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Zamora v. Davis

United States District Court, W.D. Texas, Austin Division

June 5, 2019

REYNALDO YBARRA ZAMORA, TDCJ No. 1989227, Petitioner,
v.
LORIE DAVIS, Respondent.

          REPORT AND RECOMMENDATION OF UNITED STATES MAGISTRATE JUDGE

          HONORABLE LEE YEAKEL UNITED STATES DISTRICT JUDGE.

         The Magistrate Judge submits this Report and Recommendation to the District Court pursuant to 28 U.S.C. § 636(b) and Rule 1(e) of Appendix C of the Local Court Rules of the United States District Court for the Western District of Texas, Local Rules for the Assignment of Duties to United States Magistrates.

         Petitioner, Reynaldo Zamora, is pro se in this matter and was granted leave to proceed in forma pauperis. Before the Court are Petitioner's Application for Writ of Habeas Corpus under 28 U.S.C. § 2254 (ECF No. 1), Respondent's Answer (ECF No. 8), and Petitioner's Reply (ECF No. 12). For the reasons set forth below, the undersigned recommends that Petitioner's Application for Writ of Habeas Corpus be denied.

         STATEMENT OF THE CASE

         According to Respondent, the Director has lawful and valid custody of Petitioner pursuant to a judgment and sentence of the 22nd Judicial District Court of Hays County, Texas. A jury found Petitioner guilty of aggravated kidnapping, and the trial court assessed punishment at a term of sixty years confinement.

         A. Background

         The First Court of Appeals summarized the testimony presented at Petitioner's trial as follows:

In 1986, the complainant and a friend, both then girls under the age of ten, were walking down a street in Hays County, Texas. A white Corvette pulled up beside them, and the driver asked whether they knew the location of a mutual friend, Vera. The driver identified himself as “Ray Zamora” and claimed to be Vera's uncle. He asked the girls to help him find Vera, and they agreed. After driving around the town, he dropped the complainant's friend off at the same location where he had found them.
The complainant also attempted to leave the car, but Zamora pulled her by her hair and forced her to remain as he sped away. With one hand, Zamora grasped the complainant's chest under her shirt. With the other hand over her clothes, he touched and squeezed her vagina. Zamora then dropped the complainant off at her bus stop, and he threatened that if she told anyone anything about the incident he would “come back for” her. The complainant nonetheless informed the police.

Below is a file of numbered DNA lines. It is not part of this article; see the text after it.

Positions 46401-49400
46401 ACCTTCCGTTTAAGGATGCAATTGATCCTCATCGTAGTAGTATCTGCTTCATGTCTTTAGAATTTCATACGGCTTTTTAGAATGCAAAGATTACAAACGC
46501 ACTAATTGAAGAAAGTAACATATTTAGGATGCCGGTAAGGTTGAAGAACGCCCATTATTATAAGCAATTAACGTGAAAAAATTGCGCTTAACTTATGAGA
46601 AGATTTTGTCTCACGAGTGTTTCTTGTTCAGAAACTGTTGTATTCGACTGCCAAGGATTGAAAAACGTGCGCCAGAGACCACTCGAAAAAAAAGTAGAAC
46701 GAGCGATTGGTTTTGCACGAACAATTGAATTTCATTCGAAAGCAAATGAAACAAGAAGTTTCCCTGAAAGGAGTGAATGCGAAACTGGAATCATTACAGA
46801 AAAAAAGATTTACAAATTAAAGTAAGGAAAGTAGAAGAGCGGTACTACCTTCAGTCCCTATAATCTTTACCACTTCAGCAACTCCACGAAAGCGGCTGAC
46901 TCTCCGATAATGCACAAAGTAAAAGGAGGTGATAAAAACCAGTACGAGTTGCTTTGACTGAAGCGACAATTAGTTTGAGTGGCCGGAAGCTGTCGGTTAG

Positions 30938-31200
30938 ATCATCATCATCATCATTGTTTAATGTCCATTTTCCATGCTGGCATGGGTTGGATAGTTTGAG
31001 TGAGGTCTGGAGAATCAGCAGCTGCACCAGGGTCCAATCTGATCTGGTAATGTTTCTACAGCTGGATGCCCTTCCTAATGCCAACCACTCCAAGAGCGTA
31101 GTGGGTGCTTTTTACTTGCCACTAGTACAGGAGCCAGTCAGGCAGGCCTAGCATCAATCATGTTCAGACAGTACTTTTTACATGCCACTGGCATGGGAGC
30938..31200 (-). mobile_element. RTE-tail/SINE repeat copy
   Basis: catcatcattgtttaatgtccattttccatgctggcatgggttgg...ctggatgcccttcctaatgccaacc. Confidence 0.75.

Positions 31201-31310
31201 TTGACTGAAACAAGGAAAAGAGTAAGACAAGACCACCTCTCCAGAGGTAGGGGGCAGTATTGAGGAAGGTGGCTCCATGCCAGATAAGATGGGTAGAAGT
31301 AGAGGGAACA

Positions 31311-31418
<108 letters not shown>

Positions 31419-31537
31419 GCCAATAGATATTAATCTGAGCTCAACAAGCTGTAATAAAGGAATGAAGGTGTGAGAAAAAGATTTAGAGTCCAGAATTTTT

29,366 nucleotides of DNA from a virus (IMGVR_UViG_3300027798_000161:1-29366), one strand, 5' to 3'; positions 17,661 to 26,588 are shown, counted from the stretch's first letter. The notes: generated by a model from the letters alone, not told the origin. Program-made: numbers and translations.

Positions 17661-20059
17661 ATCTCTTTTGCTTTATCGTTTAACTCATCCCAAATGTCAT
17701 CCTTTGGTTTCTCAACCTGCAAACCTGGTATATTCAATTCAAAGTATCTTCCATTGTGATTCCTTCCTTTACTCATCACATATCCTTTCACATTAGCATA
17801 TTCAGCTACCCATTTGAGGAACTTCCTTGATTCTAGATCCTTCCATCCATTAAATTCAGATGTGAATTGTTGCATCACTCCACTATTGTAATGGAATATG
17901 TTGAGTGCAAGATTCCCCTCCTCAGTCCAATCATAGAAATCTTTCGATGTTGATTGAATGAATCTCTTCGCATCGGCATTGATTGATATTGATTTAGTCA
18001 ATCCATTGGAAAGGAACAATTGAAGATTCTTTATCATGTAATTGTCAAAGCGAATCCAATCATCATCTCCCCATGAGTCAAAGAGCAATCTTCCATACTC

Zamora was arrested. The complainant and her friend were able to identify his white Corvette as the same one that their kidnapper drove. While the girls initially had difficulty identifying a suspect, they each selected Zamora's photograph from a photo lineup.
Zamora posted bond and was released from jail. He later testified that shortly thereafter he was involved in a car accident and was in a coma for 52 days, which caused him to forget his arrest. Zamora failed to appear in court, and a new warrant was issued for his arrest.
Twenty-seven years later, in 2013, Zamora was arrested on the outstanding warrant in Hays County. He filed a motion to dismiss the 1986 kidnapping charges against him due to violation of his right to a speedy trial. Zamora claimed that he had been arrested several times between 1986 and 2013, including arrests in Maverick County, Travis County, and the Commonwealth of Kentucky. He argued that at no point during these arrests, some of which resulted in convictions and imprisonment in state custody, was he made aware of the ongoing charges against him in Hays County, nor was any attempt made to bring him to trial there.
During his arrest in Maverick County in 1992, Zamora was found with multiple sets of identification cards, some of which were in the name of “Enrique Mata Jimenez.” Zamora appeared on the Maverick County charges as Enrique Mata Jimenez, and he applied for counsel as an indigent under the same name. Zamora claimed that “Jimenez” was the name of his Mexican brother, and he gave an alternate spelling of his name (“Jimmenz”) when testifying in this case. At some point later, Zamora left custody without being paroled; an escape warrant from Maverick County identified his name as “Enrique Mata-Jimenez” but listed in the comments “Reynaldo Ybarra-Zamora.” Zamora claimed that he did not escape custody in Maverick County, but instead he was brought to the border as an illegal immigrant and told to return to Mexico.